Silverback mountain gorillas are powerful creatures. Typically, one adult male leads a band of females and juveniles. Males without a flock of females travel alone or form small groups together. It is relatively uncommon for these family bands to include multiple adult males; however, one group in Rwanda is a heartwarming example of brotherly love. The family band is led by the dominant male Musilikale, but his two loyal adult brothers Icumbi and Turakomeje stay by his side to help keep the family safe. Studied and protected by the Dian Fossey Gorilla Fund, this band of brothers has captured hearts with their playful antics.
The Dian Fossey Gorilla Fund was established in 1967 by Dian Fossey. The organization is dedicated to conservation through research, training local conservationists, and forming ties with local communities. They protect mountain gorillas in Rawanda and Grauer’s gorillas in the Democratic Republic of Congo. Both species are incredibly endangered, so the organization has trackers and researchers who follow the gorilla groups every day. These protective efforts are labor-intensive but effective. The mountain gorillas are used to human presence, allowing researchers to better observe their social interactions. The Grauer’s gorillas must be followed at a distance however.
The trackers and observers who follow the mountain gorilla families have captured many sweet images of the social creatures. In Musilikale's family, the three brothers lead 22 female gorillas. Icumbi and Turakomeje help their brother protect the group as it travels in search of food and nesting grounds. These two are particularly bonded, the researchers report. They nap and play together even though they are all grown up. Meanwhile, their brother Musilikale leads his group of bonded females which he will defend with his life if necessary. Male gorillas can make sweet fathers—playing with juveniles and even letting them sleep in their nests if something happens to the mother.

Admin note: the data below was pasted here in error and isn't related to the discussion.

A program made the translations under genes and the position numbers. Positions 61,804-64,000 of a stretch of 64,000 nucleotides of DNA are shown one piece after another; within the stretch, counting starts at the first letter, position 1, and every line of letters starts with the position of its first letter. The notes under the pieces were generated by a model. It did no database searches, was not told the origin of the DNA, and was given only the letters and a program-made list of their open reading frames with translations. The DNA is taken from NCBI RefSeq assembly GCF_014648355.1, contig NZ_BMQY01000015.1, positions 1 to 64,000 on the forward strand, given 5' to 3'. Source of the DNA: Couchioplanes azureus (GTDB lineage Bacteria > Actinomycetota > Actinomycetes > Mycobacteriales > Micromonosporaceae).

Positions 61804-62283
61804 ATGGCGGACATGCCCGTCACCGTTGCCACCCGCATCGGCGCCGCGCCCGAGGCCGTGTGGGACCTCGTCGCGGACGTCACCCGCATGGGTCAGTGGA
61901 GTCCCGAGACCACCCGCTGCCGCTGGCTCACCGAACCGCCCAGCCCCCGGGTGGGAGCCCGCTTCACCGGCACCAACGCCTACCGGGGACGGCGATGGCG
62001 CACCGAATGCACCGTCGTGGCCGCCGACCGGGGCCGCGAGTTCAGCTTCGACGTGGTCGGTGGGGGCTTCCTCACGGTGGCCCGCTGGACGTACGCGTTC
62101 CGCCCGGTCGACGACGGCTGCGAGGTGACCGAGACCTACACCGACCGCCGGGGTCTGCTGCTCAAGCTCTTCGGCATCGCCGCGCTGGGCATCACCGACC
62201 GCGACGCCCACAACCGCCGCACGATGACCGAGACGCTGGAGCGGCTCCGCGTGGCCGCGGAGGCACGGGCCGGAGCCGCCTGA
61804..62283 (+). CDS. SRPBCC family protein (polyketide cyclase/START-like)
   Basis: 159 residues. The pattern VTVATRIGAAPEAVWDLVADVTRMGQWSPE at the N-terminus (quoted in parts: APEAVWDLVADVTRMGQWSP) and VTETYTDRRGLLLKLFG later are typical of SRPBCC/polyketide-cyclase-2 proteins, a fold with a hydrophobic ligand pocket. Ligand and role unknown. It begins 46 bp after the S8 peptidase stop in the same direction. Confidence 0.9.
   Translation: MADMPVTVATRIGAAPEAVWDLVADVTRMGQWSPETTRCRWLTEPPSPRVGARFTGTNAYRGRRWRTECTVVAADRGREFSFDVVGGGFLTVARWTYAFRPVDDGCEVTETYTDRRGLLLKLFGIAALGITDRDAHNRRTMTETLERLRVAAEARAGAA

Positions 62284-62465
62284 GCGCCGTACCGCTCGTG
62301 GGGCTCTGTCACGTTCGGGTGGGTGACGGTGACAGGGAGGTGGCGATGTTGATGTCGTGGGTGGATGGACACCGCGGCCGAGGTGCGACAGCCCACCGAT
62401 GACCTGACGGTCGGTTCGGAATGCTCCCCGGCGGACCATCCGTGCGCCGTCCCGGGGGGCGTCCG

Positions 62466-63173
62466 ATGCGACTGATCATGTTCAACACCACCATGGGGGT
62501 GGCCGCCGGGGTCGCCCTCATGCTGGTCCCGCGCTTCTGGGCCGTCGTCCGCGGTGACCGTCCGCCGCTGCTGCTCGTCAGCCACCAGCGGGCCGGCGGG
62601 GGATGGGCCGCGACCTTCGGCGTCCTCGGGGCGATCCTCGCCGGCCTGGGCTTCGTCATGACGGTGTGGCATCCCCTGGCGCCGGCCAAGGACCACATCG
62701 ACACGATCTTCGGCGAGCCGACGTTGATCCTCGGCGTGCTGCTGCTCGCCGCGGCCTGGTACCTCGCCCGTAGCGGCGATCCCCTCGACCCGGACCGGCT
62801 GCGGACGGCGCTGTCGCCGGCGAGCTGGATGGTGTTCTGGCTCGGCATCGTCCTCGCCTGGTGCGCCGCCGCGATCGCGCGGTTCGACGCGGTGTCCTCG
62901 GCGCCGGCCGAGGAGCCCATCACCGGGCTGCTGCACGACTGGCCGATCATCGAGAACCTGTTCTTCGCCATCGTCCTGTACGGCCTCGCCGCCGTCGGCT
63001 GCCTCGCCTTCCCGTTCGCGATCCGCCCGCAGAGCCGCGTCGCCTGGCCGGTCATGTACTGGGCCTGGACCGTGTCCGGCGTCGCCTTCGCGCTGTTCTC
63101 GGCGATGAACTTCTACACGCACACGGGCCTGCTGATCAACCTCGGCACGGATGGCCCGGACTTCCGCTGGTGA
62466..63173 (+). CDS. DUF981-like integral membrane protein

Unfortunately, gorillas are in incredible danger. The mountain gorilla population is endangered and thought to be just over 1,000 individuals. They are threatened by poachers, habitat loss, and traps set for other animals into which they stumble. Grauer’s gorillas–also known as eastern lowland gorillas—are considered critically endangered with an unknown, small population. Loss of habitat and extreme vulnerability to poaching are just some of the threats the species faces. Supporting the Dian Fossey Gorilla Fund is one way to help fight for these incredible creatures. At present, they are building a new Ellen DeGeneres campus in Rwanda to expand their work. Animal lovers can also adopt a gorilla by choosing their favorite from a range of available babies and adults. Adopters will receive special images of their sweet new friend and have the satisfaction of helping protect this vulnerable species.
The Dian Fossey Gorilla Fund protects vulnerable mountain and eastern lowland guerrillas.
🚨 SWIPE to see more 🚨 Update on the gorillas: Ucumbi and Turakomeje are probably the most bonded silverback brothers that we monitor! Even as adults, they still like to play! After a good nap, we caught them wrestling!
📸: Thadee Muhire pic.twitter.com/eknqgVkEXL
— Dian Fossey Gorilla Fund (@SavingGorillas) May 22, 2021
This family band is rather rare for including three silverback brother's who are quite bonded.
Update on the gorillas: Some family bonds are stronger than others! Icumbi and Turakomeje, sons of Cantsbee and Mahane, are very close with each other and provide great support for dominant silverback Musilikale and his group.
📸: James Munyawera pic.twitter.com/YUlsZJANrc
— Dian Fossey Gorilla Fund (@SavingGorillas) May 15, 2021
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My Modern Met granted permission to feature photos by Dian Fossey Gorilla Fund.
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